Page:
If anyone is interested in a good analogy, read Into Thin Air. Though not a literary masterpiece, it dovetails nicely with many of the arguments re cheapening the value of the marathon, the corrupting power of money in our respective endeavours, etc. Sir Edmund and Tenzing and many others who followed were great athletes who pulled off an incredible feat. My the 90's, though, people with little or no training but lots of cash were being hauled up the mountain for the bragging rights. I think that applies to a lot of these charity runners.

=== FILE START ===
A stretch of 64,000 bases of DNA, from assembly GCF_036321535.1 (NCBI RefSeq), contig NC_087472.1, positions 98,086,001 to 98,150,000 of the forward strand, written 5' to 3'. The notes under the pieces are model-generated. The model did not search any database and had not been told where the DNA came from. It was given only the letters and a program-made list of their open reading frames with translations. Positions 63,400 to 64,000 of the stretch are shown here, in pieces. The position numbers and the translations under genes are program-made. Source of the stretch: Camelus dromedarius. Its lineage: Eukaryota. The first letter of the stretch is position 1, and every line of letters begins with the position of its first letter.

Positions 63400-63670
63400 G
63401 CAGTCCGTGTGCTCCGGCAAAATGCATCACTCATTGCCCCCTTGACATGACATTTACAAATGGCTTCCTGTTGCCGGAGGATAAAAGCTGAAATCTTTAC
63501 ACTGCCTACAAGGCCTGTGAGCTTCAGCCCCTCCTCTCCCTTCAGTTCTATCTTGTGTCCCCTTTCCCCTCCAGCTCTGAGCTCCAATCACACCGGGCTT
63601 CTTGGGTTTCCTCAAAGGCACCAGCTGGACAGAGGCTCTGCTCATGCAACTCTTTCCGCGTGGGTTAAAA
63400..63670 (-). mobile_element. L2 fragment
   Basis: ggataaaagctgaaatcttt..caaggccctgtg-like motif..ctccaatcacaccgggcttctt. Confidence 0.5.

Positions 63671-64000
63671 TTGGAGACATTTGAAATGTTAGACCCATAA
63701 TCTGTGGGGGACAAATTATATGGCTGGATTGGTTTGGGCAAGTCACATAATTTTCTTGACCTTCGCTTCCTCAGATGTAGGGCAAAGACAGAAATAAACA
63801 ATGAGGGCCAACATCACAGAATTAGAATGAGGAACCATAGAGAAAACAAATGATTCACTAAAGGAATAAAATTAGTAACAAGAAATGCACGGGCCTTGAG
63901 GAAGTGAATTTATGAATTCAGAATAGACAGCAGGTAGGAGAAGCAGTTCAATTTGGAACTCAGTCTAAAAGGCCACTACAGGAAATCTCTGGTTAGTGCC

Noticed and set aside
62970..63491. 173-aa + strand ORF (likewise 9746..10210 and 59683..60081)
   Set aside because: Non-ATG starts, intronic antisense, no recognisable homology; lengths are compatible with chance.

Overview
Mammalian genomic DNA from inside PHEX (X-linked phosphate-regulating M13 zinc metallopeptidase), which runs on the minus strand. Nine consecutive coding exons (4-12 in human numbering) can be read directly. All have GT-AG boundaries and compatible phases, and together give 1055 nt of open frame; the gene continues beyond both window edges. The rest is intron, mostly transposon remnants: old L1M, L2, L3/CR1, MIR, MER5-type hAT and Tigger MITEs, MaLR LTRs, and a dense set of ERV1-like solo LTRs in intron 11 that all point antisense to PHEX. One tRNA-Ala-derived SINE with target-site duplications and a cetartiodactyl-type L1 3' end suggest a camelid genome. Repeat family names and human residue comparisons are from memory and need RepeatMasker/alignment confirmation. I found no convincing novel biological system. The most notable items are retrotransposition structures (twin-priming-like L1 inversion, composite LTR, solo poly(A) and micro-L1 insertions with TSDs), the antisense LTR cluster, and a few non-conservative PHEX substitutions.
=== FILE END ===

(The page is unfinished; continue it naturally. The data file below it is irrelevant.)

There are several dozen bodies scattered across Everest, many of them of people who weren't ready for what the mountain could throw at them. There are three people from Beijing who are no longer in competitive form because they dropped dead in their tracks over the past two years. Cheapening the value of the marathon distance is not only an insult to those who have trained for and completed the task, it's potentially dangerous as well. And it's going to take a couple of heart attacks in their ranks before these organizations realize just what they're asking of these people.
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